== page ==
A Mosaic of Island Habitats

The biotopes of the archipelago vary a lot due to several factors – the limited access to top soil, the hilly terrain, varying exposure to wind and water, and different degrees of human influence. The islands are often a mosaic of different habitats, which produces an impressive level of biodiversity.


Different habitats

Primeval pine trees that are hundreds of years old grow on many islands. These are very important for several birds of prey, which use the sturdy trees for their extremely heavy nests. On wind-pined islands the trees are short, knotty and twisted. There are also deciduous forests, often marked by grazing, which has created open glades with a unique flora. Another habitat dependent on grazing animals is shore meadows with a lush vegetation of salt-resistant plants.

Small islets in the outer archipelago, where bird colonies nest, have a surprisingly diverse flora thanks to nitrogen-rich bird droppings. Cultural landscapes, often abandoned these days, were lands used for centuries by the island dwellers. Left behind are meadows, grown-over fields and wild remains from apple trees, hazel and roses.

Rocky pine forests

The most common habitat of the archipelago, these forests are found in the highest regions of the inner and middle archipelago islands. These pines appear knotty and short, and when exposed to strong winds also twisted. They are rooted in crevices where the roots can grow deep. There is a thin layer of top soil on the rocks where mosses, lichens, lingonberries and heather grow. In places with deeper well-drained soil, the pine trees can grow tall, thick and very old.

Pine and spruce forests

These pine forests, where the soil is deeper, feature lots of fallen trees, which is very valuable for many endangered lichens, mushrooms and insects. It’s unusual for pine trees to be left alone to die, fall and decompose naturally. The breakdown is very slow and species adapted to this way of life are either gone altogether or very rare.

Deciduous forests

These oak and linden dominated forests are found in the inner archipelago. Oak trees often grow in open environments marked by grazing. The thick trees are important for lichens, tree-growing mushrooms and insects. Linden grow in closed groves, often where open meadows used to be. The flora is rich with Ramps, Liverwort, Coral root, True lover’s knot, and the orchid Eggleaf Twayblade. Many linden trees show traces of a characteristic way of pruning, that allows for winter fodder for livestock.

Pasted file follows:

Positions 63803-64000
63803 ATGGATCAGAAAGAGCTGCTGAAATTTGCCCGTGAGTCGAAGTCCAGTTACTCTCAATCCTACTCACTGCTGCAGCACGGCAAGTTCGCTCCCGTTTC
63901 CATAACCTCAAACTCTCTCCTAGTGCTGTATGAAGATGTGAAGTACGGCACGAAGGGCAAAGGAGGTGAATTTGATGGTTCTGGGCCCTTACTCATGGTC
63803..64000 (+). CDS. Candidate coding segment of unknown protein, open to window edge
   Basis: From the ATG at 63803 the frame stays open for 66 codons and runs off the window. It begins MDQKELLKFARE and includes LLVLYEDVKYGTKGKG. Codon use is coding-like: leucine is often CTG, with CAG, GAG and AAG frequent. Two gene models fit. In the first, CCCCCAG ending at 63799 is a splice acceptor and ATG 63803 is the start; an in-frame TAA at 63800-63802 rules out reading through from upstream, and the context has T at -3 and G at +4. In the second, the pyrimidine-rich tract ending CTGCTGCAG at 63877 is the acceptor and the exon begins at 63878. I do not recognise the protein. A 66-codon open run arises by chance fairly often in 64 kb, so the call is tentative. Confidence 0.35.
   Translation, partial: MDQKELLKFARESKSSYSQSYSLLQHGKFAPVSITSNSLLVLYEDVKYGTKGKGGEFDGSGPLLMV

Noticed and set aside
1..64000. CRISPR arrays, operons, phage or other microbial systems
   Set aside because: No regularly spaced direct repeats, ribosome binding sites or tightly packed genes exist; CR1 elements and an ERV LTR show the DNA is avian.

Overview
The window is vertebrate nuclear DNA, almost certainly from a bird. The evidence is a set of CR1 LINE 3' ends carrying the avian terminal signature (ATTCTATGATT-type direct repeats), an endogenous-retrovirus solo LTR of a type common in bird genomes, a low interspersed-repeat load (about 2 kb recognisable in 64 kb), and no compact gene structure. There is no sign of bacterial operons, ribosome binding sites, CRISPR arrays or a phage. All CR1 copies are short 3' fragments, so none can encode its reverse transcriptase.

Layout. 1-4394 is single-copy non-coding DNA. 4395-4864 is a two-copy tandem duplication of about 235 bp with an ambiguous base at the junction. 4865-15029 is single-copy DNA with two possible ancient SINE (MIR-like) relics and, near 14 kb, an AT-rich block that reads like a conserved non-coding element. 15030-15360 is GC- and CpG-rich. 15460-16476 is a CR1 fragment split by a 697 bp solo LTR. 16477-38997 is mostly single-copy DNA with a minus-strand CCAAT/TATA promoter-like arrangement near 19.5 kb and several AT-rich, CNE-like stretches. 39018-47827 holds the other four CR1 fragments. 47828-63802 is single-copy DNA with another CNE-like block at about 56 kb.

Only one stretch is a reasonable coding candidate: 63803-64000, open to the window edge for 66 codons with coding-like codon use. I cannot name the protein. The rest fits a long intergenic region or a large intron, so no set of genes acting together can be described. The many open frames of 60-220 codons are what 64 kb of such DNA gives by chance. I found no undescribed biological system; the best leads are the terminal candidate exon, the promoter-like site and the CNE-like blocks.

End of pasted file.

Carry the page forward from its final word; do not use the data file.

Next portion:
Birch islets

On the border between the middle and outer parts of the archipelago, there is a long band of islets with short birch trees. The most characteristic “birch islets” are located in northern Saint Anna, where birch-clad bogs with bunchberries and crowberries are interchanged with barren rocky outcrops.

Cultural landscapes

Many islands in the archipelago have been influenced by human activity for a very long time. Only the barren little islets in the outer archipelago are completely unaffected. For centuries, fishing, hunting and raising livestock was how the island dwellers survived. . Growing crops on the islands became more prevalent in the 1800s, and many small fields were established in valleys or hallows. Most of these were abandoned decades ago, but there are still a few farmers on the islands. Sheep and cattle were shipped from islet to islet to graze, and this practice is still used today, although at a much smaller scale than in the past.

Grazing is very important for the biodiversity of the area, as it provides for a rich meadow flora instead of shrubs and grasses taking over. The Elder-flowered orchid is typical along with other flowers that thrive in sunny warm environments, e.g. Daisy, Bellflower, Knapweed, Rock-rose, Dropwort, Milkwort, Cow-wheat, Butterfly orchid and Bloody geranium.There are many remains from the island farmers, most notably stone fences and mounds, pruned linden trees and once domesticated plants and trees that now survive in the wild. It’s not unusual to find wild apple trees, roses and currants. Learn a lot more about the culture & history of the islands here.

Shore meadows

These meadows by sheltered and shallow creeks are dominated by salt-resistant plants and grasses. Most of the species that live here are dependant on continuous grazing or scything. Some typical plants are Sea sandwort, Seaside arrow grass, Seaside centaury, Sea plantain and Sea milk-wort. Many birds breed in this environment, for example Redshank, Peewit and Yellow wagtail. Sea meadows are also a popular resting spot for migratory birds.

Rocky beaches and outcrops

Many islands have rocky beaches that are very much effected by wind and waves. A lot of characteristic archipelago plants are found here, e.g. Sea aster, Woad and Longleaf speedwell. Nutrient-rich washed-up seaweed benefit Valerian, Silverweed and Angelica. Typical for this environment are rock pools, small collections of water among the rocks with no outlet. Here you may find Water-starwort and Gypsywort. Sandy beaches are very rare in these archipelagoes.

Furthest out to sea is the outer archipelago with its many small, barren islets that are heavily influenced by the sea. Many coastal birds breed out here, e.g. gulls & terns, and waders like Ruddy turnstone and Redshanks. Rarer species are Black guillemot, Razorbill and Arctic skua. There is a special habitat out here, lacking in soil but rich in nitrogen thanks copious amounts of bird droppings. Common plant species are Wild chives, Sedum, Orpine, Purple loosestrife, Wild pansy and White sticky catch-fly.